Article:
'Friends' are reclaiming former farm for history


AS A 20-YEAR resident of Pasadena and a visitor for years before that, I thought I had learned a lot about the area.

I knew about the historical sites: the Indian canals in Pinehurst, the remnants of the old Thom estate at Downs Park and the ancient landmark rock off Ritchie Highway. But Hancock's Resolution was not something that readily came to mind when I talked about Pasadena's history.

Many longtime residents were vaguely familiar with the old, overgrown property off Bayside Beach Road. You couldn't see much, just the roof of an old stone house and an outbuilding.

The original parcel first shows up in land records in the 1660s. Stephen Hancock Jr. erected a stone farmhouse with a log kitchen, a stone milk house, a smokehouse and a log corn house in 1785.

When Harry Hancock, the last Hancock to own the land, died in 1962, the house was willed to the Historic Annapolis Foundation, which kept tabs on the property but never did anything with it.

In 1989, the foundation gave a 25-year lease for the property to the county, which planned to restore it, but energy for the project faded when funds dried up.

Two years ago, nearby residents formed the Friends of Hancock's Resolution to raise money and stir up interest.

The group has been researching the property's past and making plans to restore the farm and its buildings. Jim Morrison, the group's president, said members hope that one day the farm can be a living classroom.

As a part of the celebration of the county's 350th birthday, the organization is getting the site ready to open to the public from 1 p.m. to 4 p.m. Sundays from March 21 through Oct. 31.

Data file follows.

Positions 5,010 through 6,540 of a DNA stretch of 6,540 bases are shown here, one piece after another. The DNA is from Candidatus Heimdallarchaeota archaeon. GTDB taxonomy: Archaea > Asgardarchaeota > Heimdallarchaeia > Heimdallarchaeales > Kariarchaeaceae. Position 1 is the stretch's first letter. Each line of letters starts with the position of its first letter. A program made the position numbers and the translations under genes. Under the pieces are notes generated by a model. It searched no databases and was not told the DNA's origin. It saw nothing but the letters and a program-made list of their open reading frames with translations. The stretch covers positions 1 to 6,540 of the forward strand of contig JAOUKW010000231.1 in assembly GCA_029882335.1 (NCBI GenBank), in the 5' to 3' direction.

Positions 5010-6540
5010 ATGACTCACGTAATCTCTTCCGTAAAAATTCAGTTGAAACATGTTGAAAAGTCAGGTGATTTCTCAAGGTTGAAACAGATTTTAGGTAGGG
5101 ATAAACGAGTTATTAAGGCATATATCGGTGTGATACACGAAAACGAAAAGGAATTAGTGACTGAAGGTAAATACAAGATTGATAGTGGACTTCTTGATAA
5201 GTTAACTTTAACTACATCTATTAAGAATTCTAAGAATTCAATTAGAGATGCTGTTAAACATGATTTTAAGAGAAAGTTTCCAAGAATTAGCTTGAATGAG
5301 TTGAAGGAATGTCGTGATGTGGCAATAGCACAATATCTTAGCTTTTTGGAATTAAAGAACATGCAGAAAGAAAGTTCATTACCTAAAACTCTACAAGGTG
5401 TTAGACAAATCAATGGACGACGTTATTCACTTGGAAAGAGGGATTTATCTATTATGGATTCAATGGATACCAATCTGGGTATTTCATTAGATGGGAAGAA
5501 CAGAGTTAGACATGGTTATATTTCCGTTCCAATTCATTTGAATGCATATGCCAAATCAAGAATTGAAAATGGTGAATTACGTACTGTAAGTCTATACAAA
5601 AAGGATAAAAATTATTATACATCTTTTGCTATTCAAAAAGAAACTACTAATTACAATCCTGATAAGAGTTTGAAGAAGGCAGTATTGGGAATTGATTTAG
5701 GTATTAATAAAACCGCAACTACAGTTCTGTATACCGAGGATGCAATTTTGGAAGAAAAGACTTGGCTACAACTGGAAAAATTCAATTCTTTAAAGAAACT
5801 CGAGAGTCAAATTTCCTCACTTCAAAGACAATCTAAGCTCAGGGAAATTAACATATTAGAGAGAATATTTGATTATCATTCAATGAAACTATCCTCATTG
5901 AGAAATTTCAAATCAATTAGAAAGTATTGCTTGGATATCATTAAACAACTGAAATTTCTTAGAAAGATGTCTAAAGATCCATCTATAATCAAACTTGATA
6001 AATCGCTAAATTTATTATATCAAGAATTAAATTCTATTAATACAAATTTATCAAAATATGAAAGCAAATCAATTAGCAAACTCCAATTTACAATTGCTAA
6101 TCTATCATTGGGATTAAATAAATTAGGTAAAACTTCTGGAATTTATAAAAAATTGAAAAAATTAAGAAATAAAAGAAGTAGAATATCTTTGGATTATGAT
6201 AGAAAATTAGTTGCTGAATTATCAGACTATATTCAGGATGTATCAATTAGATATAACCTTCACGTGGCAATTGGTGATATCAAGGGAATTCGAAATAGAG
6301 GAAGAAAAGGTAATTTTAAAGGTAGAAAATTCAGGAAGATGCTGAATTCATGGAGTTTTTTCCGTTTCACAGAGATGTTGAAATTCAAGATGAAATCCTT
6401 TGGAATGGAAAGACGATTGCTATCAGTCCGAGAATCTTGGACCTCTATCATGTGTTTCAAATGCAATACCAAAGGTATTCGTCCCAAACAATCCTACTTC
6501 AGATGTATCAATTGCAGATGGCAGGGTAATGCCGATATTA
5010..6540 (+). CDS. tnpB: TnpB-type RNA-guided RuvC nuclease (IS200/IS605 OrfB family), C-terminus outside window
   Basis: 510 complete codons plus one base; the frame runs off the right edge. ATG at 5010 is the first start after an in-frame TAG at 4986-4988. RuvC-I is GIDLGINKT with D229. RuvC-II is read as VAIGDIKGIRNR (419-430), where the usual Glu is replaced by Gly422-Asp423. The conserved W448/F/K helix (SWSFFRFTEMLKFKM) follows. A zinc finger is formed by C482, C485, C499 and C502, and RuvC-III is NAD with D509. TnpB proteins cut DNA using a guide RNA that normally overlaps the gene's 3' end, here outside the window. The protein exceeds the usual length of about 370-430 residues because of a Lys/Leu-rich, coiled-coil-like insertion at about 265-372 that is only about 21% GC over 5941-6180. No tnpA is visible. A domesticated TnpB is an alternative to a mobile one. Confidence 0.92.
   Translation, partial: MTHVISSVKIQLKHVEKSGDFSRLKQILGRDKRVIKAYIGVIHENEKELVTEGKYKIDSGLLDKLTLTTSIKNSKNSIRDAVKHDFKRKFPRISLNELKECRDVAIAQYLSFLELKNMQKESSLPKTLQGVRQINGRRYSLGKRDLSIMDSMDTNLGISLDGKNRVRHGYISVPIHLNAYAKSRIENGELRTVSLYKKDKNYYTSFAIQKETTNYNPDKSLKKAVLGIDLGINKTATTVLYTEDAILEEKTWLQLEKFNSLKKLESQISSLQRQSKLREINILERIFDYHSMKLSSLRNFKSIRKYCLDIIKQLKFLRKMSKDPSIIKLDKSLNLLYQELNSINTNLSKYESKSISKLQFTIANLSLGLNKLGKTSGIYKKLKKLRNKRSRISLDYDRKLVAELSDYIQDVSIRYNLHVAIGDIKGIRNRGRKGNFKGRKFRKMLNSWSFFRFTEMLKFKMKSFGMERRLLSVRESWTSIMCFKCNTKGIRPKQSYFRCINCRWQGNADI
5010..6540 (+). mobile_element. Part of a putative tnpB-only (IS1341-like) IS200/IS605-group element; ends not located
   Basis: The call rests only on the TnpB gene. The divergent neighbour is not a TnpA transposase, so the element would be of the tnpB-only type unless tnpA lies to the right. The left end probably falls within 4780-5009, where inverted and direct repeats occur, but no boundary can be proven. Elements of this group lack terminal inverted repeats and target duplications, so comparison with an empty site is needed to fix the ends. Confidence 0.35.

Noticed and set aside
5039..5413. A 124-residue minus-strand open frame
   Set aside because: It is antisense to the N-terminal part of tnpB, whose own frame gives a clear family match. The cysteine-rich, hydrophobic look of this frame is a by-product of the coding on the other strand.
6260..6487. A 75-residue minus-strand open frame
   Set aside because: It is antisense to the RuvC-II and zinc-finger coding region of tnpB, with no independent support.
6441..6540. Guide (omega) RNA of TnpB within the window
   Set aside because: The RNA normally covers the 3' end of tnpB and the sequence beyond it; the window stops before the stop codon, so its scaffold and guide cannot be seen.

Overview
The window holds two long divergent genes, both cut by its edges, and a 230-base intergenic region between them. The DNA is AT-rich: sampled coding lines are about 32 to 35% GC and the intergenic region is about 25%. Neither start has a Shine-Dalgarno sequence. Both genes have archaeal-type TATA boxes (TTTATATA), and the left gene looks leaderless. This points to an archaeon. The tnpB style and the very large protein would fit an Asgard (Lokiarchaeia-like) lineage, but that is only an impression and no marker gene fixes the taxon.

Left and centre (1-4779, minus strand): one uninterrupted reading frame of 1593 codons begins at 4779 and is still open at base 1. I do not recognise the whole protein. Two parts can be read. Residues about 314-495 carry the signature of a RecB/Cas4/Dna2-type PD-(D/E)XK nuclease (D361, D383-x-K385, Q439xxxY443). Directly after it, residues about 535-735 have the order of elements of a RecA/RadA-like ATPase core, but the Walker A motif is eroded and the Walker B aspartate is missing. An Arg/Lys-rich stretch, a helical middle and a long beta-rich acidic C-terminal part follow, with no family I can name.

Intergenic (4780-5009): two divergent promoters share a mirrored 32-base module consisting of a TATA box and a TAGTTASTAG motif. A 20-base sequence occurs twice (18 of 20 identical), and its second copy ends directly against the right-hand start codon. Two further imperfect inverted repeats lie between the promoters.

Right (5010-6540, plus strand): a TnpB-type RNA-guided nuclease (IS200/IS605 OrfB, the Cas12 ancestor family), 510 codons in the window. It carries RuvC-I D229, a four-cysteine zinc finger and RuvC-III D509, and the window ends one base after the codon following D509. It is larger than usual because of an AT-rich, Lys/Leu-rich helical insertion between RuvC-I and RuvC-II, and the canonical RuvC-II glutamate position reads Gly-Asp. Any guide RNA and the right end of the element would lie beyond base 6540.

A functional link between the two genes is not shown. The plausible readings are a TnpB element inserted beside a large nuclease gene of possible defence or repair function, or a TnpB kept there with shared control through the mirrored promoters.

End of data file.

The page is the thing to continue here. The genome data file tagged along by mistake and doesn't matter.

Over the next few weeks, the group will be sprucing up the place and could use some help.

Morrison has recruited Charles and James Calvert, who have been in Bayside Beach since their boyhoods in the early part of this century, to build a fence on the property with the help of a local Boy Scout troop on Feb. 6.

"We will be using new material to construct the fence, but the lumber, all hand-cut split-rail fencing, will be historically accurate," Morrison said.

There's more work to be done.

If you are interested in helping, the Friends of Hancock's Resolution would like to hear from you. The group needs docents for the Sunday open houses, researchers, fund-raisers and workers to help with clearing brush and the like. For details, call Trixi Nordberg, 410-360-3913.

Another Super Bowl game

To get you warmed up for the Super Bowl, the auxiliary of the Lake Shore Volunteer Fire Company is sponsoring Super Bowl Sunday dinner bingo at the fire hall on Mountain Road near Lake Shore Drive.

Doors open at noon, lunch is served at 1 p.m., and the games begin afterward.

The cost for the package, including 12 bingo cards, two books of specials, a jackpot and dinner is $20.

Door prizes will be awarded.

Information: 410-768-0423.

School open house Tuesday

Gibson Island Country School will have an open house from 9 a.m. to noon Tuesday for its pre-kindergarten through fifth-grade classes.

Visitors can tour the classrooms, talk with parents and administrators about the school and its curriculum and observe classes.

The school, at 5191 Mountain Road near the Gibson Island gatehouse, is accredited by the Association of Independent Maryland Schools and offers a curriculum that includes science, French, computer classes, art and music.

Applications for 1999-2000 school year are being accepted. Information: 410-255-5370.

Pub Date: 1/29/99

Copyright © 2020, The Baltimore Sun, a Baltimore Sun Media Group publication | Place an Ad